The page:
HEADTEACHERS will have the power to refuse to take teaching staff from other schools under controversial proposals.

John Swinney, the Education Secretary, said school leaders would not be expected to take teachers on so-called compulsory transfers under plans for a new statutory Headteachers’ Charter.

Compulsory transfers by local authorities have been criticised in the past because they mean schools have to accept staff regardless of whether they want the individuals.

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However, any move to allow headteachers a future veto could lead to a log-jam of staff in a particular school.

There are also concerns it could lead to a raft of tribunals because, under employment law, staff who no longer have a job in one school have a right to a suitable post in another.

The issue was discussed at a conference on school governance in Edinburgh organised by the Commission on School Reform - set up by think tanks Reform Scotland and the Centre for Scottish Public Policy.

Mr Swinney said: “What will be in the Headteachers Charter will be the ability for headteachers to choose their own staff.

“I find it inconceivable how a headteacher can lead a school without being able to choose the staff that are in the school.

“Staff will be employed by the local authority, so the responsibility for performance management will be a combination of the leadership of the school and the local authority, but we have to be respectful of employment rights of individuals.”

Mr Swinney was asked by Keir Bloomer, a member of the commission, whether that meant headteachers would not be obliged to accept teachers on compulsory transfer from other schools.

The minister responded: “That would be my implication of giving headteachers the power to select teachers within their schools.”

Larry Flanagan, general secretary of the Educational Institute of Scotland, described the strategy as ill-founded.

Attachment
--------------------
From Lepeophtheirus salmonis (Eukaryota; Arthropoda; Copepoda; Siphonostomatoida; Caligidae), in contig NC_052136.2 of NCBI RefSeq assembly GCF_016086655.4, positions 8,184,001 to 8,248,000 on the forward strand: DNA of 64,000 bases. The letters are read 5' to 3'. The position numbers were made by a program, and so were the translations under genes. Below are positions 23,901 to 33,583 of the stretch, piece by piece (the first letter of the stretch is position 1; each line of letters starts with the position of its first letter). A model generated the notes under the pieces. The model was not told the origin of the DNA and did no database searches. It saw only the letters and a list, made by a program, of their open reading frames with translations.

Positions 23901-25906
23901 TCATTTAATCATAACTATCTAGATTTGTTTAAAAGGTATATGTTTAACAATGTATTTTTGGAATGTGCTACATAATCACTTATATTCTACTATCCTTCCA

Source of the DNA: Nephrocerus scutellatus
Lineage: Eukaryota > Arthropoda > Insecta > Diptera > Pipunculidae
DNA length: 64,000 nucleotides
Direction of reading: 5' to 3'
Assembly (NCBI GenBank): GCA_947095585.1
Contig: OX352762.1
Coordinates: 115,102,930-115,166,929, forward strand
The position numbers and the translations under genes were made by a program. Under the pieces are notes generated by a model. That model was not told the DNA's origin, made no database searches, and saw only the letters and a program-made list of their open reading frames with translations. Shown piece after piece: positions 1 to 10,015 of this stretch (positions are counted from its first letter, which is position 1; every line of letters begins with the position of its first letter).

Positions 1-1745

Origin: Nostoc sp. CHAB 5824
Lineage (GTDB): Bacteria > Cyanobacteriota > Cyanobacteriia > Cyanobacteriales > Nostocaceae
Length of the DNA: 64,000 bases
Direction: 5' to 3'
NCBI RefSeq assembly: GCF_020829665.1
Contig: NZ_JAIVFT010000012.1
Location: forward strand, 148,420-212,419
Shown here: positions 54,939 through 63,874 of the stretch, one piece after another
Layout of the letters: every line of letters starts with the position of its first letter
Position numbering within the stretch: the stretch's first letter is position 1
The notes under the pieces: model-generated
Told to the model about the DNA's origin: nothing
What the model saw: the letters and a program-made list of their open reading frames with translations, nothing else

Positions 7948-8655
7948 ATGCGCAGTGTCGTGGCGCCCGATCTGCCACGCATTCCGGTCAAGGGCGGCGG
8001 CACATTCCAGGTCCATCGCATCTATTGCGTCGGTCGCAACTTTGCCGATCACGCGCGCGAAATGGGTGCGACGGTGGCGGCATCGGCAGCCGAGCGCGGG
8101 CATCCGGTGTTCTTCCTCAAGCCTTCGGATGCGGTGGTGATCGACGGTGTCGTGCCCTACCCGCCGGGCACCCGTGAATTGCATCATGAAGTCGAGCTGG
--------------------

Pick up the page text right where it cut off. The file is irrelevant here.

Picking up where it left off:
He said: “It is ill-advised because the Scottish Government is just about to launch a consultation on the Headteachers’ Charter and it does not sit well with that consultation if Mr Swinney is setting out in advance what he thinks it will end up looking like.

“Employment law is hugely complex and councils have duties and responsibilities to their employees which they must fulfill.

“It would be ludicrous if a surplus of teachers was maintained in one school because the headteacher of another school with vacancies doesn’t want the particular individuals.”

However, the move was welcome by Jim Thewliss, general secretary of School Leaders Scotland, which represent secondary heads.

He said: “If the raisin d’etre of the charter is to empower headteachers to address the challenges and opportunities within the school community then most powerful and effective tool is high quality teachers who are in tune with the school ethos and values.

“The power to select and appoint the best available candidate is a major strength of the charter and it is encouraging that Mr Swinney understands the importance of the exerting of this power at school level.”

Under the Headteachers’ Charter, which is set to become law in 2018, new powers will be given to school leaders to shape the curriculum, decide on how funding is allocated and choose staff. The power to remove staff will be kept by councils as employers.

Stephen McCabe, education spokesman for council umbrella body Cosla, said: "This is some of the fine detail that still needs to be ironed out and is one of items for discussion in our future meetings with Mr Swinney."